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In a 9/80 work schedule, an employee works 80 hours over nine days each two-week period rather than the traditional 10. While employees get an extra off day every other week, this schedule has drawbacks, including long days. Specific schedules may vary by employer, but a common format is four nine-hour days each week, with alternating eight-hour Fridays and "free day" Fridays.
Pro: Free Day
Perhaps the most attractive feature of the 9/80 schedule is the extra day off. Assuming the free day occurs on a Friday, you get a three-day weekend every other week. This extra time off allows more time for family activities, hobbies, travel and other pursuits. In a typical nine-day schedule, you have at least one eight-hour day as well. The Environmental Protection Agency and commuter agencies in such places as the Washington, D.C., metro area have noted that alternative work schedules reduce traffic congestion, which means less time on the road for commuters.
Pro: Time to Conduct Personal Business
In addition to the free time, employees with every other Friday free can complete personal business that is often difficult on a regular schedule. Many financial services companies, post offices and government agencies are open only on weekdays. A free weekday makes it possible to complete some personal errands that are much more challenging without the day off. Parents also have the chance to visit their kids' schools or attend school activities.
Con: High-Pressure Workdays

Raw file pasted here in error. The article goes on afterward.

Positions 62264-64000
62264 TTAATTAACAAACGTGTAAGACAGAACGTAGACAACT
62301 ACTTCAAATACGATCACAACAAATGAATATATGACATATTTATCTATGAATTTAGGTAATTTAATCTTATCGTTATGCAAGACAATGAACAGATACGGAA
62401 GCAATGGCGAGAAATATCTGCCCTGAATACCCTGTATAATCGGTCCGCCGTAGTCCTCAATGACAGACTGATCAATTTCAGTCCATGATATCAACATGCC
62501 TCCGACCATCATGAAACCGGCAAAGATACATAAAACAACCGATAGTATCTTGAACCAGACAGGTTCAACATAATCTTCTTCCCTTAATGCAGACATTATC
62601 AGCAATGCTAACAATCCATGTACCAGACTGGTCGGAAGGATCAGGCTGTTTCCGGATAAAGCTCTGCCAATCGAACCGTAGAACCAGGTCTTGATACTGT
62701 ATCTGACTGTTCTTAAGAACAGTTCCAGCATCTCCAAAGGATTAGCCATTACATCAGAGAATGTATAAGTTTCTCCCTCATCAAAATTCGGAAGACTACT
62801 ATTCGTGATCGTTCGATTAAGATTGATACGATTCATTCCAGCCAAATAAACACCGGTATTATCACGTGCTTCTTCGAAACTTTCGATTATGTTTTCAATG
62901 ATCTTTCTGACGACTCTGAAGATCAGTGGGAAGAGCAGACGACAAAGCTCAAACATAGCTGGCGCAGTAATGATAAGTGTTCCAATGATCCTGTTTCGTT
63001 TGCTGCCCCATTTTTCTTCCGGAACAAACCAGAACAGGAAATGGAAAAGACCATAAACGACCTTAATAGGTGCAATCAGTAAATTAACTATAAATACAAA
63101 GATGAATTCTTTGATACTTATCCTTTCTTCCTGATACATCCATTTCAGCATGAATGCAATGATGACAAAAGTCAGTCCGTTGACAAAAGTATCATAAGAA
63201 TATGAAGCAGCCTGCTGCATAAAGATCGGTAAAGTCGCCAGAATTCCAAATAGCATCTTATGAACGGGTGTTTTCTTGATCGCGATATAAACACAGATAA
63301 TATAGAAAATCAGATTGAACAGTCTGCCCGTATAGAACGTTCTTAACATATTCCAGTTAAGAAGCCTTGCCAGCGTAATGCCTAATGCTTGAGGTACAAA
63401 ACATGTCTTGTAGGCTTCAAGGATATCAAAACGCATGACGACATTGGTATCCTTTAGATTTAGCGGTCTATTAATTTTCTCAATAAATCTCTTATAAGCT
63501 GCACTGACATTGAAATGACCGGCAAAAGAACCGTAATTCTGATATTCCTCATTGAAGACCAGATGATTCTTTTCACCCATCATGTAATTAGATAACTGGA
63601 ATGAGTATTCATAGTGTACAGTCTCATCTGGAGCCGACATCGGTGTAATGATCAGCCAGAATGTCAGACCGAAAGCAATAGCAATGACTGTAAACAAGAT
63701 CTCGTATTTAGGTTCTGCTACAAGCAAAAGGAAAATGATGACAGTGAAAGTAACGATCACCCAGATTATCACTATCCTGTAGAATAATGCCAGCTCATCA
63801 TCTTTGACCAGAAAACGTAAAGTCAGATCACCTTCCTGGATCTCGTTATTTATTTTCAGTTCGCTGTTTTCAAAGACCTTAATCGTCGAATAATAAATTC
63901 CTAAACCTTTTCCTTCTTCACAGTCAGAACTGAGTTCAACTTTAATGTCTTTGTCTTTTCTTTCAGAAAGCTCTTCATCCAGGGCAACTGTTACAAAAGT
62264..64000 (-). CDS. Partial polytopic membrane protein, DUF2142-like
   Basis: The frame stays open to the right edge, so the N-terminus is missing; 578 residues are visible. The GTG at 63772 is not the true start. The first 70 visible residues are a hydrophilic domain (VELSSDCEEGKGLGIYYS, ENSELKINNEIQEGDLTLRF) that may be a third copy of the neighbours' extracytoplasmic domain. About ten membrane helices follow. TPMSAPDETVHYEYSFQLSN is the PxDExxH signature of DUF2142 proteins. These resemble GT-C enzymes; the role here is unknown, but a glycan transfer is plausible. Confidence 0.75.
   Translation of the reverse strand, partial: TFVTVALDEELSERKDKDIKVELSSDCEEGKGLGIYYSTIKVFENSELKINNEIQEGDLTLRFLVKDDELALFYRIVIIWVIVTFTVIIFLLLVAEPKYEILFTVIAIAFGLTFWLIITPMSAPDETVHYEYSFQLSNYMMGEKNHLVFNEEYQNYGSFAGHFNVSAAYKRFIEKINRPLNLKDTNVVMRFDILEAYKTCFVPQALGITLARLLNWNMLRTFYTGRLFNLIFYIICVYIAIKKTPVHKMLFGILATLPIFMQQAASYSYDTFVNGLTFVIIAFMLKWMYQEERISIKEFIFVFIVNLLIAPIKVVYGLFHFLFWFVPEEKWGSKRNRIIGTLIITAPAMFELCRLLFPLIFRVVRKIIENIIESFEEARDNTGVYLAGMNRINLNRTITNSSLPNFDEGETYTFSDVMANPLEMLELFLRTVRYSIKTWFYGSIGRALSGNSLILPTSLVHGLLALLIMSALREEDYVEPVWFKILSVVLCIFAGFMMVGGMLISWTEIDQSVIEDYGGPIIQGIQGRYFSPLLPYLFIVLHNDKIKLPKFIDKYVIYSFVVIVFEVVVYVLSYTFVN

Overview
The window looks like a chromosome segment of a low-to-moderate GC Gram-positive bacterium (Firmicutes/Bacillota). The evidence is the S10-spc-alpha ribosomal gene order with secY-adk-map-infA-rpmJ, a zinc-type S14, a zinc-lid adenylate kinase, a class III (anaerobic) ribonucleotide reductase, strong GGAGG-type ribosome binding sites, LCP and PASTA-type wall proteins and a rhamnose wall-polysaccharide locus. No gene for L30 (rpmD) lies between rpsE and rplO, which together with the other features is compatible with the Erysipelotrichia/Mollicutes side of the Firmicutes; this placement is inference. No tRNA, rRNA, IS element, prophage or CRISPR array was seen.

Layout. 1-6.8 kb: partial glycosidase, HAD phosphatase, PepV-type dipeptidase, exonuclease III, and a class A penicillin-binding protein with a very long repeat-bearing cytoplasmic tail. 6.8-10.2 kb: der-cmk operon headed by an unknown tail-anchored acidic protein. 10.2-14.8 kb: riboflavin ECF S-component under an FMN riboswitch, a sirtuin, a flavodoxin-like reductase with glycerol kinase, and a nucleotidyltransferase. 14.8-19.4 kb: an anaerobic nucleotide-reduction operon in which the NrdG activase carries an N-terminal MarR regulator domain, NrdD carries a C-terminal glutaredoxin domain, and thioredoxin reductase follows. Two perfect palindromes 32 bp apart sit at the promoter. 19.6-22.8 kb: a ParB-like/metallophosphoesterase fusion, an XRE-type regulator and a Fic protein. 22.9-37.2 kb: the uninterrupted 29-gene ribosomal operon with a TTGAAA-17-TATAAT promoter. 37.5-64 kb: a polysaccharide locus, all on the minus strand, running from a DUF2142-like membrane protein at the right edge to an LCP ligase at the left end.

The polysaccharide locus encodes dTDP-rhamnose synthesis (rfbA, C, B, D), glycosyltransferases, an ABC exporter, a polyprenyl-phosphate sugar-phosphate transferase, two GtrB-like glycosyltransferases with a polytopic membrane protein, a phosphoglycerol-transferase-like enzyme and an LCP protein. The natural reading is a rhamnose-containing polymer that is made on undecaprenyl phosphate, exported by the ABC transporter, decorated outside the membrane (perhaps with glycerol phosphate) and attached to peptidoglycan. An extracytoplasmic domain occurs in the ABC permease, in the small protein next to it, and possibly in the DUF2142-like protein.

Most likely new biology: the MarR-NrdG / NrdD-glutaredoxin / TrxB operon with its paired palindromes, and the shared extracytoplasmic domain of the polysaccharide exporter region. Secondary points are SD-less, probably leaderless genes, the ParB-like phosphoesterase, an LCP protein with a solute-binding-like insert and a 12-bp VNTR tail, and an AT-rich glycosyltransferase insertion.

High-pressure workdays are a drawback. Some employees work in roles where they have required production levels or standards to meet regardless of the schedule. If you work four days instead of five, you must cram the productivity into four days. It is difficult to maintain high energy and stamina on the nine-hour days that are common in the four-day weeks. Emory University notes that compressed schedules such as the 9/80 can lead to morale problems. In some cases, salaried employees end up working well beyond 40 hours and even a few hours on their free day to catch up. It can also be challenging to align supplier delivery schedules and other external factors with the nine-day schedule.
Con: Short Evenings
The tradeoff for the long weekend is that you lose some social time during the week. On a nine-hour day, including a lunch break, you may not finish until at least 6 or 7 p.m. With a modest commute, it is hard for people to enjoy social activities and hobbies during the evenings. By the time you eat dinner and relax, it is near bedtime for those who have to rise early the next morning.
Neil Kokemuller has been an active business, finance and education writer and content media website developer since 2007. He has been a college marketing professor since 2004. Kokemuller has additional professional experience in marketing, retail and small business. He holds a Master of Business Administration from Iowa State University.